Claws, Hooves, and Pincers
A threatened animal with legs—two, four, or more—is most
likely to use them to escape. But if it is cornered or caught, an
animal will use its legs and feet to defend itself.
An animal with clawed toes, such as a cat or raccoon, kicks
and scratches to defend itself. It may also bite at the same time.
A kangaroo not only bites and punches with its clawed front feet, but also leans back on its tail to kick with its hind legs. Then it
slashes downward with the sharp claws on its big hind feet.
Birds, such as chickens, will claw and peck as they struggle
to escape. A large bird can also kick at its foe. An ostrich, for example,
kicks forward at its attacker. Then it slashes downward to
rake it with its sharp claws, which measure up to 4 inches (10 cm)
long. An ostrich’s kick is powerful enough to kill a lion.
Hoofed animals also kick to ward off attackers. A giraffe can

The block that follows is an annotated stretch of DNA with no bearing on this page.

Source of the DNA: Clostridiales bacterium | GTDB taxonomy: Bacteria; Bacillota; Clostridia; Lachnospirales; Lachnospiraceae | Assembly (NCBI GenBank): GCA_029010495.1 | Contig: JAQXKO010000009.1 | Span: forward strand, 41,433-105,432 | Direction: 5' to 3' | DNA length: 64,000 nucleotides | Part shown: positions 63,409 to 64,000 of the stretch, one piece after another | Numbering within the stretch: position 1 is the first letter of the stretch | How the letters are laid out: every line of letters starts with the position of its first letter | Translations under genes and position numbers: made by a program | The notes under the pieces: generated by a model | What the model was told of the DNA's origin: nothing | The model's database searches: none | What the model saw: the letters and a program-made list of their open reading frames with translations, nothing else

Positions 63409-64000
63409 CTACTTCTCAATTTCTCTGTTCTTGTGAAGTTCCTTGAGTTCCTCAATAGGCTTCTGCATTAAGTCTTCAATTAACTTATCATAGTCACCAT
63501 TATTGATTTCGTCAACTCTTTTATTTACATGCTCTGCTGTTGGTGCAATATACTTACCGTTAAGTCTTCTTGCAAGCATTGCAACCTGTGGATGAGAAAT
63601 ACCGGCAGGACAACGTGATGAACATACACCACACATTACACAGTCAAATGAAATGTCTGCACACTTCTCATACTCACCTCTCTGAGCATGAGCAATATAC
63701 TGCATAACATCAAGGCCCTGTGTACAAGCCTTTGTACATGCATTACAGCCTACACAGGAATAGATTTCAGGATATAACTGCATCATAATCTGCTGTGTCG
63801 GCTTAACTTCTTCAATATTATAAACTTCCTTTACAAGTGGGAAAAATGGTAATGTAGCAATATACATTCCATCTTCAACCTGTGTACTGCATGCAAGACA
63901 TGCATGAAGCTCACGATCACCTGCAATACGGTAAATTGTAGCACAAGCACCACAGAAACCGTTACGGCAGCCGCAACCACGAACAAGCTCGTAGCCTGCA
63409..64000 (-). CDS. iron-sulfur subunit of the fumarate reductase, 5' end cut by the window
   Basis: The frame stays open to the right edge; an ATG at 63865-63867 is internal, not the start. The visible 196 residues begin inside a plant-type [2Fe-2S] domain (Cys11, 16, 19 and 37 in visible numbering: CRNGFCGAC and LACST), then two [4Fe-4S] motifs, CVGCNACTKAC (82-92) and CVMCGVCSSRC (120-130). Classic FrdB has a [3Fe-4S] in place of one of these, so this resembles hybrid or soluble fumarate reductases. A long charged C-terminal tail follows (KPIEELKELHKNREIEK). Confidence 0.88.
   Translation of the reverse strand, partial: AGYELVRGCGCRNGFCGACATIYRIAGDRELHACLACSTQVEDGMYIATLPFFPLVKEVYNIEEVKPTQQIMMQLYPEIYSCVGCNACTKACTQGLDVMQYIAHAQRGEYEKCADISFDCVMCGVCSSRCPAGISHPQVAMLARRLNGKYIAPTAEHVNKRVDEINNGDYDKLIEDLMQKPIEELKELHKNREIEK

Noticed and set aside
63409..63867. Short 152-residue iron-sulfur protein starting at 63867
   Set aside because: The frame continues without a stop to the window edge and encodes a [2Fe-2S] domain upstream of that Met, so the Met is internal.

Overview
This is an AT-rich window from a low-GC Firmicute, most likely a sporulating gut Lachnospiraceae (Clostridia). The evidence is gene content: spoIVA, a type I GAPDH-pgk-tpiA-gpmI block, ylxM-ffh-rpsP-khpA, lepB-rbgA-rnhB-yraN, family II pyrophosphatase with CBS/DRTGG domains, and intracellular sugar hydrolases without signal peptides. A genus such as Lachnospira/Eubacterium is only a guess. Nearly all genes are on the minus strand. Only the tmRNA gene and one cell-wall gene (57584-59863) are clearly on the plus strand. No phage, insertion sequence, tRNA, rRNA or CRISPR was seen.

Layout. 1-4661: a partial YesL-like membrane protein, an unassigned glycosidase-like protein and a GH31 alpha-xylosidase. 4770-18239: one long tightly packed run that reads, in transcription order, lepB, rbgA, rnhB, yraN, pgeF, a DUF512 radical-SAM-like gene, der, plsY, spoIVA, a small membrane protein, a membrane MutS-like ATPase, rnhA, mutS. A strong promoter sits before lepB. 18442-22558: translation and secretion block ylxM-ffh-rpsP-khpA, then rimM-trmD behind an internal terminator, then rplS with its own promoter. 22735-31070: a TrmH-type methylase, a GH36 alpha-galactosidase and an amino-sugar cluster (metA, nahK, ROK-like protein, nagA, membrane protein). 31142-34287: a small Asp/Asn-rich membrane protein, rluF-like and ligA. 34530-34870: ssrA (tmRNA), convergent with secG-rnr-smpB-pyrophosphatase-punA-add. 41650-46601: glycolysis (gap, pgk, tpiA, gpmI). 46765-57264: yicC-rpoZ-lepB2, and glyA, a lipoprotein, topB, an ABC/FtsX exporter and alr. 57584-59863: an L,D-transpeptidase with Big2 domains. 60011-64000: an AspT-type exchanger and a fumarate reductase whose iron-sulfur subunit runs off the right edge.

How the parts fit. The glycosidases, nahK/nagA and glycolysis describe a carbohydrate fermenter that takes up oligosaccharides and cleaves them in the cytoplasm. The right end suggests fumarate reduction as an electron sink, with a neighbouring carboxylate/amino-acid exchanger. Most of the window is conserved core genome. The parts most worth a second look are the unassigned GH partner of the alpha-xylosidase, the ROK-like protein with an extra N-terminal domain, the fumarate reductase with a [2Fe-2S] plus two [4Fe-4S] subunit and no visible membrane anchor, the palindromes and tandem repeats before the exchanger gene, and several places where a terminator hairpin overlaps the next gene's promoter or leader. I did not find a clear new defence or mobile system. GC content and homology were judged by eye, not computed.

kill its only predator, the lion, with a single kick. A zebra kicks
out with its hind legs at a predator chasing it and can break its jaw
or neck. Deer kick at coyotes with their front hooves.
Many animals lack claws or hooves, but can use other appendages
to defend themselves. A lobster has large claws called
pincers that it uses to catch and crush crabs, clams, and other
prey. It also uses them to defend itself. A lobster’s pinching power
is strong enough to break a person’s finger joint. Crabs can pinch
hard enough to draw blood. insects that cannot sting will often